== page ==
Thursday, January 12, 2006

Belated Beginning…

A blog on the books we read over winter break:

I’ll admit after reading most peoples blogs about the books I became slightly scared. You see, I actually enjoyed Heroes in Hard Times by Neil King. Yes it was redundant but it was also funny. I am huge fan of innuendos of any kind and this book had a fair handful of them. I also enjoy a good set of statistics every once in a while. Although numbers can lie it just didn’t seem probable that he would make up all of that research. Of the few movies in the genre I had watched when I first read the book I could already find his theories making sense. He “argue(d) that heroes seek not authority but attention and pleasure. They are less upstanding than childlike and they have a hard time dealing with adults.” (King, pg.173). This argument made sense to me along with the others on sidekicks being the therapists and women not really being present in most of the movies. It was also hard to disagree with some of the theories he brought up in chapter seven: Sodomy and Guts. There is a such a clear almost romantic relationship going on between so many of the buddies that it was easy for me to agree with him. Though it was mainly King’s pages of quotes and descriptions of scenes in which homoerotic tension or suggestions were present that got me on his side.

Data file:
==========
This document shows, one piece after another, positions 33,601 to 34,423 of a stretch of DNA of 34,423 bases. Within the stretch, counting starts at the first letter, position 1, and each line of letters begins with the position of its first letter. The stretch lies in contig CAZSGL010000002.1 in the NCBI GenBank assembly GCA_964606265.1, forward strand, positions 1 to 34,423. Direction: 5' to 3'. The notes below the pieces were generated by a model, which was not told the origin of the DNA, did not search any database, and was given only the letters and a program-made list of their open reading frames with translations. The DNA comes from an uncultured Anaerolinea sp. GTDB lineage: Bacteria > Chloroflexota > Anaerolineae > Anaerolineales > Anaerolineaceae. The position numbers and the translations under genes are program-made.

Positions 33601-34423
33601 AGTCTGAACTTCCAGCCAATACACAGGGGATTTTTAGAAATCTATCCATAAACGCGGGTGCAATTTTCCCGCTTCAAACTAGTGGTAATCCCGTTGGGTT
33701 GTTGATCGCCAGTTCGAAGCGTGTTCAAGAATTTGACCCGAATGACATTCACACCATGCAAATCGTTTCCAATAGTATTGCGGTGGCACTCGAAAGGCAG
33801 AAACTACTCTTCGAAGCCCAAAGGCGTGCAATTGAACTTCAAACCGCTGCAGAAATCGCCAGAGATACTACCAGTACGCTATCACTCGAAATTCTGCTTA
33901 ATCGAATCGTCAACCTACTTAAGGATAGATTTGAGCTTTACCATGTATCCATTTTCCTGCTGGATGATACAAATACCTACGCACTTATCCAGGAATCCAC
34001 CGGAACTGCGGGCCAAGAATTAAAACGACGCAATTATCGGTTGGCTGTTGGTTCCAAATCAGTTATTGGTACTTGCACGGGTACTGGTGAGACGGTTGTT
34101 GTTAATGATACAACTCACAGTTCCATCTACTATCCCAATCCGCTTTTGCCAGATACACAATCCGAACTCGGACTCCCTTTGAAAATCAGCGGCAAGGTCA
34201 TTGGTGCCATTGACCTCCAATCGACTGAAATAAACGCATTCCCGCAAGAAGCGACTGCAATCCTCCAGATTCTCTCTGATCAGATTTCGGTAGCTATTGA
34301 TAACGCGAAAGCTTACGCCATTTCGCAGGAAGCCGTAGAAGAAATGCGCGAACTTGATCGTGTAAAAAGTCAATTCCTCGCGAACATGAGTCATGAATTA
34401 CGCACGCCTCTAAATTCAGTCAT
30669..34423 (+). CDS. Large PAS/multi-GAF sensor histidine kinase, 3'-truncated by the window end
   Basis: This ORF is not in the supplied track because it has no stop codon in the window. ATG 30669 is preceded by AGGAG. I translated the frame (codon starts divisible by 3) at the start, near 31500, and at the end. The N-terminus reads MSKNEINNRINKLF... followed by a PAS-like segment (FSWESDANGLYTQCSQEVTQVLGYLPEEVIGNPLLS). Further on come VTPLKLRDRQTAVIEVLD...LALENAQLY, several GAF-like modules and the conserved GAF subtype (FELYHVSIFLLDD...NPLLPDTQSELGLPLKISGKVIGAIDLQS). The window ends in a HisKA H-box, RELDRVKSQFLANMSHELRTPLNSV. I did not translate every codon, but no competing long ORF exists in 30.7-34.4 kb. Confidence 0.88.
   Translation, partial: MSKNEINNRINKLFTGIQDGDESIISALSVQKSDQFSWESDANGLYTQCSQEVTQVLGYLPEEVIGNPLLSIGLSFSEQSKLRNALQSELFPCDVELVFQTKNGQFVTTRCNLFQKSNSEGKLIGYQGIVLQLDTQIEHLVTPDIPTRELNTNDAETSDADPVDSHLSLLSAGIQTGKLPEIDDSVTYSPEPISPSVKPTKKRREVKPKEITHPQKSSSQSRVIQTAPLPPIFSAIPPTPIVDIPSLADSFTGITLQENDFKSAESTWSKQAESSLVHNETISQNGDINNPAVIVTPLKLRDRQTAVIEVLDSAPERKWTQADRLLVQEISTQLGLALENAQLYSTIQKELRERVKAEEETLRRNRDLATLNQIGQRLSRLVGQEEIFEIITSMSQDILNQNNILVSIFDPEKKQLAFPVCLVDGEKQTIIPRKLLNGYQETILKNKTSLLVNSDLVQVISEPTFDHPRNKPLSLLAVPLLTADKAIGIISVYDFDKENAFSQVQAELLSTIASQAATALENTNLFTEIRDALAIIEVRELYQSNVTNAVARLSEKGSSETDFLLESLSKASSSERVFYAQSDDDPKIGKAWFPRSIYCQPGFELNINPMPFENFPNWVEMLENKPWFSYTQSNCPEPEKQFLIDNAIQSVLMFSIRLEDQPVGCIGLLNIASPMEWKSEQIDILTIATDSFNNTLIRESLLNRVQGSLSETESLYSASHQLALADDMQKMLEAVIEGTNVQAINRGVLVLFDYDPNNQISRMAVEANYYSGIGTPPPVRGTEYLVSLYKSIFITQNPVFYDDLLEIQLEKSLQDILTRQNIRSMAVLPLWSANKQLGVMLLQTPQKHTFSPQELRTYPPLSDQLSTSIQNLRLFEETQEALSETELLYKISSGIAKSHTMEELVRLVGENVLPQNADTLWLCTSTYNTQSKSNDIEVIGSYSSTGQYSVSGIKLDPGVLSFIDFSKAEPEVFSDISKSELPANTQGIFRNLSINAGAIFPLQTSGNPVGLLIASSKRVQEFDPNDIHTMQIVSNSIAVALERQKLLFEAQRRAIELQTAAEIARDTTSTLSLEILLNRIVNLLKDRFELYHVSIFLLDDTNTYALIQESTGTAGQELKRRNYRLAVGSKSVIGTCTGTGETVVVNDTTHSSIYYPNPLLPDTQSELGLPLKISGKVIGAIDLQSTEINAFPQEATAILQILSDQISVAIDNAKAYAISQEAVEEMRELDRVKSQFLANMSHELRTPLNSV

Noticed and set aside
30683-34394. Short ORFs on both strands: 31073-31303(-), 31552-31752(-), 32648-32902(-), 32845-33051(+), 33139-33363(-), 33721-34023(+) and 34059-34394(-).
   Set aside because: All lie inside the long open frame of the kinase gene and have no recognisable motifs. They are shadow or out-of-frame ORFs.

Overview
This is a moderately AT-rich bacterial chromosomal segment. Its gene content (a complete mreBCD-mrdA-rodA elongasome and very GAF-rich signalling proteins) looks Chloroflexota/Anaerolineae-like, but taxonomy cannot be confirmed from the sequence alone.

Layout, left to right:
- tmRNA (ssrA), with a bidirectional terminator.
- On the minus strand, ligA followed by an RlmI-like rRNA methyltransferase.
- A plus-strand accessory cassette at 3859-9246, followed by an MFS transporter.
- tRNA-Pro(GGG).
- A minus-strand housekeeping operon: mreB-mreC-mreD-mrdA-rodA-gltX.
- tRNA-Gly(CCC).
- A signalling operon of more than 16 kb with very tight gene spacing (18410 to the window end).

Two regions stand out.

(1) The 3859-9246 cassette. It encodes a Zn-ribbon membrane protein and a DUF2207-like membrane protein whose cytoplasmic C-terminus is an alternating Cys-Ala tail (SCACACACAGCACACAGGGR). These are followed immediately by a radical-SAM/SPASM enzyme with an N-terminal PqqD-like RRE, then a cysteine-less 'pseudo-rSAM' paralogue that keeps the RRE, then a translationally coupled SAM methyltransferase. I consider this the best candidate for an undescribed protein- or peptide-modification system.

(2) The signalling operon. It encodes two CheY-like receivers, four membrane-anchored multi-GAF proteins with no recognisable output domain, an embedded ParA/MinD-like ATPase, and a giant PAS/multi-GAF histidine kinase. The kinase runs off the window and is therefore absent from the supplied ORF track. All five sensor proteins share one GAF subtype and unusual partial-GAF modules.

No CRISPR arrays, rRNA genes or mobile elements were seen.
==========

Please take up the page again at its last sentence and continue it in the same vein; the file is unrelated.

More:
I also agreed with most people that Ed Guerrero’s book was better written, more concise, and more formal in general. Guerrero’s book was well-argued and he made several points that I hadn’t even thought of thinking of before. The way in which he wrote about each “movie-movement” made it easier to see the influences each one had on the following, ending with the biracial buddy cop genre. Having read Guerrero’s book first I could find many places in King’s book where threads from the plantation genre were being discussed and see the way all the movies had common threads linking them together.

Overall I enjoyed both books. Guerrero’s gave me a great history of the African-American film movement and included some great pictures from movies I had never even heard of. Neal King’s book provided me with short summaries on movies I would now like to watch at some point and taught me more about cop action movies than I ever though I would need to know. King even provided a few laughs along the way.

Now onward to watching more cop action movies!


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